Chicago Theatre Review
A Gershwin-ner of a Show
An American in Paris – Broadway in Chicago
Two years ago this highly-anticipated stage version of the 1951 Gene Kelly/Leslie Caron musical film classic burst upon Broadway. It has finally arrived in Chicago, albeit for a brief, three-week run. It is truly magnificent. It’s elegant, romantic, gorgeously produced and beautifully danced and sung. For anyone who adores movie musicals and old-fashioned, big, splashy theatrical productions, this is the show for you.
This adaptation is the fine work of talented playwright Craig Lucas, but the show’s splendor is pure George and Ira Gershwin. The show is almost a jukebox musical in the sense that the score represents some of the best of the brothers’ many fine compositions. It’s a triumph, as directed and choreographed by Christopher Wheeldon, in which every moment becomes a story told through music and movement. Supported by David Andrews Rogers’ finely conducted, richly sounding gifted pit orchestra, the production is a mellifluous masterpiece. Visually enhanced by Bob Crowley’s stunning costume and set designs, and artistically amplified by Natasha Katz’s dazzling lighting, and some unbelievable moving projections by 59 Productions, this National Tour is a feast for both the eyes and ears.
What we’re blessed with is actually a traditional, old-fashioned book musical. Lucas has simply fleshed out the thin plot of the Academy Award-winning film. He’s infused the libretto with an array of additional wise and witty characters to tell this story of love and art. Following the end of WWII, an American soldier named Jerry Mulligan decides to remain in Paris, hoping to nurture his career as a painter. By chance, he meets fellow ex-patriot, Adam Hochberg, a musical composer (modeled after George Gershwin) who’s also a fellow war veteran. Adam’s been secretly coaching Henri Baurel, the son of a wealthy French family, in his dream to become a nightclub singer/dancer. All three men imagine a better, more fulfilling future after the atrocities they’ve endured in the War.
Into their lives dances beautiful Lise Dassin, a modest, young shopkeeper, who harbors her own dreams of becoming a prima ballerina. Eventually each man discovers that he’s in romantic competition for the affections of Miss Dassin, a somewhat mysterious young woman with a secret past. To complicate matters, Jerry meets and becomes the boy toy of Milo Davenport, a strong-willed American philanthropist who enjoys lending her financial support to struggling artists. She happily sponsors Lise’s dance career, funds a ballet written especially for her by Adam and support’s Jerry’s pursuit of an artistic life. As expected, conflicts arise, secrets are revealed, friendships are mended and, with Adam conducting Lise’s ballet performance, the show ends happily.
As Jerry Mulligan, Magee Maddox (who shares the role on certain occasions with Ryan Steele) is boyishly handsome and dances like a dream. While he seems to have some difficulty with a couple of the songs, Maddox comes off well as a leading man. His leaps and turns are aerial born and he dominates every one of his choreographic number. He’s extremely well-matched by lovely, gifted singer/dancer Sara Esty, as Lise. This triple threat, with an emphasis on her smooth, athletic ballet moves, is pure poetry in motion. She, too, shares this demanding role with Leigh-Ann Esty and Caitlin Meighan at certain performances. But Ms. Esty’s sparkling joy is evident as her face lights up whenever she’s dancing with the man she loves. It’s as if the sun has risen over the Champs-Elysees. Both leading actors are wonderfully talented dancers and, together, they hold the audience in the palm of their hands.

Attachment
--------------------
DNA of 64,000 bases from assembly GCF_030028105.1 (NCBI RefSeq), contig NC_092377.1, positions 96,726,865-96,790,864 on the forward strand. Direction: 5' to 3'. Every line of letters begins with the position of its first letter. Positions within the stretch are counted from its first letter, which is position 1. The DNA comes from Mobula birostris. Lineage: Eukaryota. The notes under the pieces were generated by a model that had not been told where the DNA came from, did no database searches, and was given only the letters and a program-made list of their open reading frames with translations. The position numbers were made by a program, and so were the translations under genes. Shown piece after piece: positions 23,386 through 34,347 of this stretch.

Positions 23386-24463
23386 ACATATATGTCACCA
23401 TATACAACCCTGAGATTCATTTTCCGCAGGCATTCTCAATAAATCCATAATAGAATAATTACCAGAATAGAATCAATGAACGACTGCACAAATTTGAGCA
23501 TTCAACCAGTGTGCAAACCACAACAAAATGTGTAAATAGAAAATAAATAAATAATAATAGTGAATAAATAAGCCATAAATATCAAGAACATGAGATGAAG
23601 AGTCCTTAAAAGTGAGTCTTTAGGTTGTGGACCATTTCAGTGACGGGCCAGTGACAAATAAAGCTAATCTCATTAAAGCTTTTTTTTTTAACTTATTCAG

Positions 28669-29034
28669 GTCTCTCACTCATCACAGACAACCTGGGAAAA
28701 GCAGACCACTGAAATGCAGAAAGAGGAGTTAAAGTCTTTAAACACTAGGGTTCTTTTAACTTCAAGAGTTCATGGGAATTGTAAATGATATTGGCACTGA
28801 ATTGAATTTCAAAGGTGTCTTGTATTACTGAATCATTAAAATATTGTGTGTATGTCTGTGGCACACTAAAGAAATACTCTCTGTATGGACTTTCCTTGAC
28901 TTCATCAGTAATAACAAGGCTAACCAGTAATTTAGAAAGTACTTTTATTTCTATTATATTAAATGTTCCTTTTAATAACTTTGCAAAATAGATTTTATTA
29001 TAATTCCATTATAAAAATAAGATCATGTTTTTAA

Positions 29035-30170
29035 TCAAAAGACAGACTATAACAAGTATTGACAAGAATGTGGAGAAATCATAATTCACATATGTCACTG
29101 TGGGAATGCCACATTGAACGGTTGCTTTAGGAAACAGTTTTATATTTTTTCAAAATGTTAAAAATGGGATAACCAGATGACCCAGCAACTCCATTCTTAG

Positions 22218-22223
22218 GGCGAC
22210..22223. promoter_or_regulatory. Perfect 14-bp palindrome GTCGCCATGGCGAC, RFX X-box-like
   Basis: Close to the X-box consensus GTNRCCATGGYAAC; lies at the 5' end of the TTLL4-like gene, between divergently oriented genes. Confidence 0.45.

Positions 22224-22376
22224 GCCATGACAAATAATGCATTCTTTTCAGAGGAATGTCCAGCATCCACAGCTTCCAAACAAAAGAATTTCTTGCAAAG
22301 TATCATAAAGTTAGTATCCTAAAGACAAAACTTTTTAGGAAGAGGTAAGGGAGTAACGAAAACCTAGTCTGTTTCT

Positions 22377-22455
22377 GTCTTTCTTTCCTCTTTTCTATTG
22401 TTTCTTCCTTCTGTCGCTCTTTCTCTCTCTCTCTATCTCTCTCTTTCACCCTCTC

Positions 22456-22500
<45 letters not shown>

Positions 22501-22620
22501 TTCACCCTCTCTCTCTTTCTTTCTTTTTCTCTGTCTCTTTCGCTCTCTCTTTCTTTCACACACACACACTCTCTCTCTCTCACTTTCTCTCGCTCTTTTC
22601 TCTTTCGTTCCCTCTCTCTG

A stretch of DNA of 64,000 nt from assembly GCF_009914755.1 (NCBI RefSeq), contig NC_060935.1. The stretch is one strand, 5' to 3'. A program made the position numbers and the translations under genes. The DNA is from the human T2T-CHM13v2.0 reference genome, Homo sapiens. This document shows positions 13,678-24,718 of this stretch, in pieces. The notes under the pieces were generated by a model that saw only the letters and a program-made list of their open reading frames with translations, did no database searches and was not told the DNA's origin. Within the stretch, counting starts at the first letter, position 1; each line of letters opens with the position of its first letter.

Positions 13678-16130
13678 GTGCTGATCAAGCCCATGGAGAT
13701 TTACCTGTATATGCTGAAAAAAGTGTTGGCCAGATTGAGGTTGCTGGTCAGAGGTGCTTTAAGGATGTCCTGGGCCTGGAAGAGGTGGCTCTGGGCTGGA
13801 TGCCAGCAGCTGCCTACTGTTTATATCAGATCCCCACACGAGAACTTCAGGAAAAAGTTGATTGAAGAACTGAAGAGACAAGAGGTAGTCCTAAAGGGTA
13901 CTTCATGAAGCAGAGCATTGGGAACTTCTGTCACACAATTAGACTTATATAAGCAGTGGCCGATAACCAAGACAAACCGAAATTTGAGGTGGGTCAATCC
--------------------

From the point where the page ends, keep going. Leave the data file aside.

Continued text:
Etai Benson is excellent and simply heartbreaking as Adam, a brilliant, yet insecure young composer looking for a career break and a chance at love. He, too, falls for Lise, creating conflict between his new friend Jerry and himself. Add into this mix the exquisite performance by Nick Spangler as Henri, a handsome, closeted young man who’s also drawn to Lise, a family friend. She’s mysteriously in debt to Henri and his parents (we later learn the reason for her gratitude) and accepts Henri’s halfhearted proposal of marriage. In addition, millionaire Milo Davenport, deliciously portrayed and sung by Emily Ferranti, has fallen for her protege, Jerry, although he innocently thinks she’s simply interested in helping further his artistic endeavors. The company is supported by a corps de ballet and honky tonk tappers who can’t be beat. They dress the stage with their talent, choreographic skill and unbridled energy.
For sheer entertainment, this wonderful show can’t be beat. It tells an unabashedly romantic story, set against the City of Lights, and made even more magical by the Gershwins’ lush score. This multi Tony Award-winning musical is sure to be embraced by every theatre fanatic, as well as all those devotees of classic film. It features superb choreography and singing, performed by a phenomenally talented cast and surrounded by gorgeous sets and costumes. Audiences are guaranteed to leave the theatre humming songs like “They Can’t Take That Away From Me,” “I’ll Build a Stairway to Paradise,” “But Not For Me” and “I’ve Got Rhythm.” Who could ask for anything more? This is simply a Gershwin-ner of a production.
Reviewed by Colin Douglas
Presented July 25-August 13 by Broadway in Chicago at the Ford Oriental Theatre, 24 W. Randolph, Chicago.
Tickets are available at all Broadway in Chicago box offices, all Ticketmaster locations, by calling the BIC Ticket Line at 800-775-2000 or by going to www.BroadwayInChicago.com.
Additional information about this and other fine area productions can be found by visiting www.theatreinchicago.com